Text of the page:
with Bodo Kaping
Kaping (federal border patrol office, Frankfurt/Oder):
Yes. My name is Bodo Kaping, I am 42 years old and run the
target area operation of the federal border patrol office,
you explain the difference between traffickers, smugglers
and "Fluchthelfer" (a positive term for people who
provide border crossing services)?
Bodo Kaping: For me
there isn't much difference. They are people who capitalize
on the misery of other people. They earn money by violating
laws, by offering help, knowing consciously the fact that
they are irresponsibly putting the lives and health of the
people at stake. And the profit margin sought in the area
of trafficking is comparably as high as in the drug trade;
only here it is about people being brought across the border
through criminal means.
We speak of trafficking, about traffickers
and those who have been trafficked. That is the way we talk.
Smuggler is a term that is constantly used but it has no place
in our way of talking about things.
And in our current use of the language, we don't speak about
"Fluchthelfer". When we look back in history, it
is actually something quite different - the concept has a
POSITIVE CONNOTATION. They were, namely, those who at the
time of the "iron curtain" brought people from the
East to the West.
from the Borders of Grmany
There are, however, a lot of people who help their relatives
make illegal border crossings. So in your language usage they
are also traffickers?
Bodo Kaping: Definitely.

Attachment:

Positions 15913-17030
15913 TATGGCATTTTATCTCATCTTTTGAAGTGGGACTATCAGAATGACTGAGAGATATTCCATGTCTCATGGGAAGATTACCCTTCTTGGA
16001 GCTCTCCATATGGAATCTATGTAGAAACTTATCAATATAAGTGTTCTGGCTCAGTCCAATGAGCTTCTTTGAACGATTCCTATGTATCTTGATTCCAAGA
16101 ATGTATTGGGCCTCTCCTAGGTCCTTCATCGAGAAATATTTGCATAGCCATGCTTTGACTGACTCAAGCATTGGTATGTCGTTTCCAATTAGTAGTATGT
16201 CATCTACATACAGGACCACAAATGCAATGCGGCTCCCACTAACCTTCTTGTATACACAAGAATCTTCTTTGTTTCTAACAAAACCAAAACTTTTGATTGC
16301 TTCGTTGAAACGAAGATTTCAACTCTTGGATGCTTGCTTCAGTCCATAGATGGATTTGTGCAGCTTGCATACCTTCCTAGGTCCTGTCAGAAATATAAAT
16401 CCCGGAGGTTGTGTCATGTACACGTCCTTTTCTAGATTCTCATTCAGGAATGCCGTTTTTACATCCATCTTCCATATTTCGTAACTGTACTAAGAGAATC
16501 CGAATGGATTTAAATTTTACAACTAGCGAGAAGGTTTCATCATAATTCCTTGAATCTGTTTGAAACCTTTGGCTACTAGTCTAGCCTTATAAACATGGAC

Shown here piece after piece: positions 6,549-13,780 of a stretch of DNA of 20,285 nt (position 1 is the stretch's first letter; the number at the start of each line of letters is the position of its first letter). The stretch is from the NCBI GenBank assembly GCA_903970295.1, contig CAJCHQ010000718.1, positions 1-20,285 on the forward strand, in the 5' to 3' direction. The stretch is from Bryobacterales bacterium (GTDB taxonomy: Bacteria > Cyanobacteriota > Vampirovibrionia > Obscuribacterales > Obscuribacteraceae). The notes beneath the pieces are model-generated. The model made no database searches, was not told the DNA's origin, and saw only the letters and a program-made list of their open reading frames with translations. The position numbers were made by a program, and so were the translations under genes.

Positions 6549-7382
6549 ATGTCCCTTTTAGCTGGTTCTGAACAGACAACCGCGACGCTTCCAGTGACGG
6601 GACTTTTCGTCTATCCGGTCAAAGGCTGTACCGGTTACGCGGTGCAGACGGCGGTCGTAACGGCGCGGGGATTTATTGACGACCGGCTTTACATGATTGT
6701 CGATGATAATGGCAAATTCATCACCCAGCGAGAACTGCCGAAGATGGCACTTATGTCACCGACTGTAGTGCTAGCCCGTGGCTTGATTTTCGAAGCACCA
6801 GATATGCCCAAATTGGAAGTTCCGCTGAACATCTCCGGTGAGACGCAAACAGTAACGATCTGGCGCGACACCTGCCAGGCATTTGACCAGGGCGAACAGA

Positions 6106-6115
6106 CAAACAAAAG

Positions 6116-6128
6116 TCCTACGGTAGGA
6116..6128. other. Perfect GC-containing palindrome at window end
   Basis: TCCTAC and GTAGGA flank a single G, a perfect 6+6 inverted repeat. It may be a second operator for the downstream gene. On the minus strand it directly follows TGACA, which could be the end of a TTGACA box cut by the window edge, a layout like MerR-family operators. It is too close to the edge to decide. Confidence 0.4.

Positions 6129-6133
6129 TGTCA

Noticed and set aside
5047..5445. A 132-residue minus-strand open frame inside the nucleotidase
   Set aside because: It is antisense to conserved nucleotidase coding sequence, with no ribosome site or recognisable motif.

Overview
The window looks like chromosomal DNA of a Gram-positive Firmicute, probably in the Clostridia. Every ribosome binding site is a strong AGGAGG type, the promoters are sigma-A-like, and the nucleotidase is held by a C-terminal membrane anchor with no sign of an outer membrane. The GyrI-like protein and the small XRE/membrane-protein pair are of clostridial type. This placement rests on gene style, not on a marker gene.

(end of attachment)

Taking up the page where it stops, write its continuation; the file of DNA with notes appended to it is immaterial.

They are committing a crime.
But they are not hostile to human beings - they are bringing
over their own relatives...
Bodo Kaping: It isn't
our job to judge that.
Krenn/Ressler: But you are making judgements. For example,
there is a leaflet from the BGS with the title: "Attention
Traffickers!" and then it says: "your information
helps to catch the perpetrators and put a stop to traffickers
hostile to human beings."
Bodo Kaping: I already
stated it previously. Whoever tries to violate the law in
the Federal Republic of Germany must reckon with being punished.
You have to understand, inhumanity has something to do with
it: human lives are brought into danger. As I said, the rivers,
Oder and Neisse, characterize this border. The Neisse is not
a great obstacle most months of the year, just a trickling
stream, often dry. But there are months in spring, in autumn,
when this stream becomes a larger river, even a dangerous
And those who bring people across at the dead of night act
inhumanely because they bring them into a danger that they
There is, then, for whatever motives, always an aspect somewhere
that brings the life and limb of people in danger. And there
is something hostile to human beings about it.
But with this argument those who helped people escape from
the former German Democratic Republic were equally hostile
to human beings because they also put refugees in danger.
Bodo Kaping: I don't
want to comment on that matter now.
& Martin Kren
Artists based in Vienna, Austria